Another fun English cheat that can help: Try replacing words that come from Latin and French ("communication," "homicide") in favor of ones with hardcore German roots ("talk, murder"). I'm no linguist but those Saxon words will just hit you in the gut, while long-winded speech (like legalese) tends to go the opposite direction, with flowery words and sentence patterns that take up more breath.
posted by Kirklander at 9:44 AM on December 5, 2008 [2 favorites]

Best answer: I have a tendency to go on and on, especially with written things (like emails, reports, Mefi comments...) communication, but also in spoken communication too when speaking. If I realize what I'm doing while I am doing it, I start to self-edit and get to the point. That switch in my brain doesn't always fire; Part of it, I suppose, is that I don't want to leave anything important out. Getting there can sometimes be like telling an epic saga, I swear.

I don't want to be the boring/rude person who doesn't know when to shut up. Do you have any tricks or tips to keeping it brief?

:) Does it matter if you ramble a bit when speaking? I agree that it can be helpful to think while you're speaking if that's the way you clarify an issue. Stop if you catch yourself using different words to make the same point twice.

Try to be confident about what you're saying. Unless they're necessary, don't be afraid to eliminate phrases that are used to hedge: "I suppose," "I think," "Maybe it's," "it could be that." I learned that from trying to write in French; my professors would see these little phrases as redundant and, sometimes, ungrammatical. If you make a statement, of course it's what you think; there is no need to add "I think" as a preface. Where you can, go back and cross out extra "just," "basically," "also," "but," etc.

Maybe the frequent use of e-mail, IMs, web forums exacerbate the tendency to write the same way you speak. If I'm writing quickly, I even throw in little comments like: "uh," "well," "um," "like." I do try to cut these out of work e-mails so my colleagues don't think I'm a valley girl.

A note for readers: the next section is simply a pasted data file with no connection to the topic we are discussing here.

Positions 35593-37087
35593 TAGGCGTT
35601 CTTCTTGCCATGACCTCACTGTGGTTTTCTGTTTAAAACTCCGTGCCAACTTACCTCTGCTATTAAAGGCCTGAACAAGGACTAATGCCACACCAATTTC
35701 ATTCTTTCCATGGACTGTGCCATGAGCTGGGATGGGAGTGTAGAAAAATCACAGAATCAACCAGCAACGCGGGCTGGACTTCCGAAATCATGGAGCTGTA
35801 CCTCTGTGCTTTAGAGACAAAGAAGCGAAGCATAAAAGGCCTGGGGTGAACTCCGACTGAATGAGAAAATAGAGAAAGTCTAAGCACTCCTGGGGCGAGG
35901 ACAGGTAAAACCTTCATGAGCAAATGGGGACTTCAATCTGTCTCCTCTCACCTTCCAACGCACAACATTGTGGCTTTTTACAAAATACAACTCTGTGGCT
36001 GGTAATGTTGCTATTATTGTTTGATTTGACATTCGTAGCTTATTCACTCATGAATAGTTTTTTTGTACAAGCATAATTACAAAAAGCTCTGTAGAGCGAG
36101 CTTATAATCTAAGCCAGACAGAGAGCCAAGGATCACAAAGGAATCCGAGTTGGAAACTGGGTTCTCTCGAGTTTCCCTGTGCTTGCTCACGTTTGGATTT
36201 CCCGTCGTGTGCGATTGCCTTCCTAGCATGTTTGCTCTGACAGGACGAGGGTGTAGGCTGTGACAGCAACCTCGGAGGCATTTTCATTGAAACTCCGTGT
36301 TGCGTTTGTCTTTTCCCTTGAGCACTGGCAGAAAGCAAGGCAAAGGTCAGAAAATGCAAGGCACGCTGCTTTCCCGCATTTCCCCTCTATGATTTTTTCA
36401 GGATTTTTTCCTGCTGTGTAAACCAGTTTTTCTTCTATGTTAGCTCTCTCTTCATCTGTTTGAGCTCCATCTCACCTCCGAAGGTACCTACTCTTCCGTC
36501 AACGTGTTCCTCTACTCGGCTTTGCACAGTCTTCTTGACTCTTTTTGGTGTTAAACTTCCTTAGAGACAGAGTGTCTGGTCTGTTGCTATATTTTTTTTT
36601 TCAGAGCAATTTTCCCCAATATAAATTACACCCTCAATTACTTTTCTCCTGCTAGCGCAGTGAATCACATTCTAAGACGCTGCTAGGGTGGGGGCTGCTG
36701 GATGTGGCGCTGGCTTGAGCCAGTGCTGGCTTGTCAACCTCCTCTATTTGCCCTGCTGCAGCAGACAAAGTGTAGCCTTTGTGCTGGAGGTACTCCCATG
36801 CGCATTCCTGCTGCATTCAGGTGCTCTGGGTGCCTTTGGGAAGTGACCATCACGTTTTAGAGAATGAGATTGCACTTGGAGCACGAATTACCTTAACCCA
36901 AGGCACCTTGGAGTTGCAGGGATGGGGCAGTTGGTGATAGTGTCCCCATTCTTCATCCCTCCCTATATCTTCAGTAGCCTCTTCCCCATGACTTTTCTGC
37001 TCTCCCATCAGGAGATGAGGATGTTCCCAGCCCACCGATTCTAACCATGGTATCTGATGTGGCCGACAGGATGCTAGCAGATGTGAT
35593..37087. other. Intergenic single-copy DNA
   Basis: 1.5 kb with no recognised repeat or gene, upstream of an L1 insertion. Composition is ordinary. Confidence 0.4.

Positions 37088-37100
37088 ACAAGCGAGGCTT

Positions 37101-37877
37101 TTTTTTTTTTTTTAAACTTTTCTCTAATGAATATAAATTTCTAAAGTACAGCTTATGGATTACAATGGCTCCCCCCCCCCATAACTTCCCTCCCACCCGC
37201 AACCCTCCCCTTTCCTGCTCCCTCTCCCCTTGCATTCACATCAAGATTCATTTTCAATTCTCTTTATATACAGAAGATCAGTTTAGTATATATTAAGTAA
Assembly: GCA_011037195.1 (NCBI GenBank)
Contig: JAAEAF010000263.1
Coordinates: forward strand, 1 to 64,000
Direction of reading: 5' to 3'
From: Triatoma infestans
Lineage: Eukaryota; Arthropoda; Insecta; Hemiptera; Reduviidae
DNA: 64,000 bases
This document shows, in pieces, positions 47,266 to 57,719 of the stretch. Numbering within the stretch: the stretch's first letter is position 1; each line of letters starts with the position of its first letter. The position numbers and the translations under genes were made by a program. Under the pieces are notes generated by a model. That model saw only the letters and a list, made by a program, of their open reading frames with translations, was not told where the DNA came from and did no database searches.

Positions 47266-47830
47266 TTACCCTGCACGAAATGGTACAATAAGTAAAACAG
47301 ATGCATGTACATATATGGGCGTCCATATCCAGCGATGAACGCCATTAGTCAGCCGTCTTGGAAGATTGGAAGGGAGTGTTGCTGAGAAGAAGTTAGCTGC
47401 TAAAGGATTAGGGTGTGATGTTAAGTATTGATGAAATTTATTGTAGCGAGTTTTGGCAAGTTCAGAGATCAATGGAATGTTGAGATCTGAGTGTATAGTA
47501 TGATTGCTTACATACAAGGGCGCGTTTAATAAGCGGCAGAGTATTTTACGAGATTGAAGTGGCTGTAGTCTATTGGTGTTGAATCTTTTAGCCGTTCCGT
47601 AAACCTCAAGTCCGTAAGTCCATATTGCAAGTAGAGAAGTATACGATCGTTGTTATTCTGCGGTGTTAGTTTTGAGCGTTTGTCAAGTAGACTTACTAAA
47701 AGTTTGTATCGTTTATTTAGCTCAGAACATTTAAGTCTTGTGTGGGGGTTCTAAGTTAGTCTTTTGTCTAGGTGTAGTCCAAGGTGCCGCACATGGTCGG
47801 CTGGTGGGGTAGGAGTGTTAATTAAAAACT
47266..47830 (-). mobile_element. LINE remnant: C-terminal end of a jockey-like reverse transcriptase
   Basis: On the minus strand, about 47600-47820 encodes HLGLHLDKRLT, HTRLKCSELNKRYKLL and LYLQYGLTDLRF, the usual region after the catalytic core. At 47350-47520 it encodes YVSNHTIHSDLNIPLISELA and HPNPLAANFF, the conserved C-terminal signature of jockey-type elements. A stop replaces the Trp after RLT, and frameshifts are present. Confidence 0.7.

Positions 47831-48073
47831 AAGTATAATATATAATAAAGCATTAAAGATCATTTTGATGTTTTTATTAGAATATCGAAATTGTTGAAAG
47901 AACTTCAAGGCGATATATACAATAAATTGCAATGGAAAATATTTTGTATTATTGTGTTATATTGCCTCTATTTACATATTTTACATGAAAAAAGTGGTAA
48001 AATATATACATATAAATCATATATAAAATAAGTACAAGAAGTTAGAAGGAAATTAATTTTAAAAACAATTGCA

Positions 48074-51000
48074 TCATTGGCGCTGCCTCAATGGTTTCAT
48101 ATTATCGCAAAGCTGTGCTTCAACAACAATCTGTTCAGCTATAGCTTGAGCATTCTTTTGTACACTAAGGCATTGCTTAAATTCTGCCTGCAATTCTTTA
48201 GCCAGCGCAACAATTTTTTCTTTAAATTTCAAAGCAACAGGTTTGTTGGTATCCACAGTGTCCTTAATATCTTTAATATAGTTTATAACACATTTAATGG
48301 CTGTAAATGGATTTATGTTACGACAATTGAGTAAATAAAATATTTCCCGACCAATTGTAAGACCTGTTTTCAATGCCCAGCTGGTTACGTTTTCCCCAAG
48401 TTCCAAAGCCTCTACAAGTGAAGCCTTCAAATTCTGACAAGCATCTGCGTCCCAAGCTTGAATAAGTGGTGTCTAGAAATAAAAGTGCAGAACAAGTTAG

posted by citron at 9:47 AM on December 5, 2008 [4 favorites]

Start using Twitter. It will force you to be concise.

And other things systems that force you to limit your words.

As many here know, I can be longwinded. So I enjoy updating my status on Facebook. It's a fun logic game for me. I usually start writing and get stymied, because I reach my character limit before finishing what I want to say. So then I have to rewrite. Sometimes I have to rewrite five times before I can make my point and make it fit.*

It would be great if there was a Firefox plugin that stopped you from entering more than, say, 200 words into a textfield. It should be overrideable, but -- if it existed -- users would be encouraged to rewrite more tersely rather them hit the GIVE ME MORE WORDS button. Maybe I'll create such a plugin. Hmm...

Something I do is to NEVER send out an email (or make a post of any type) without proofing it (reading it out loud). I'm a very busy person, yet I find that I can almost always spare a minute to read back what I've written before hitting SEND. People are getting more and more lax about proofing, but I'm getting stricter and stricter about it. It helps. And doing this in writing helps my general ability to communicate well, so I'm able to do it better in conversation, too.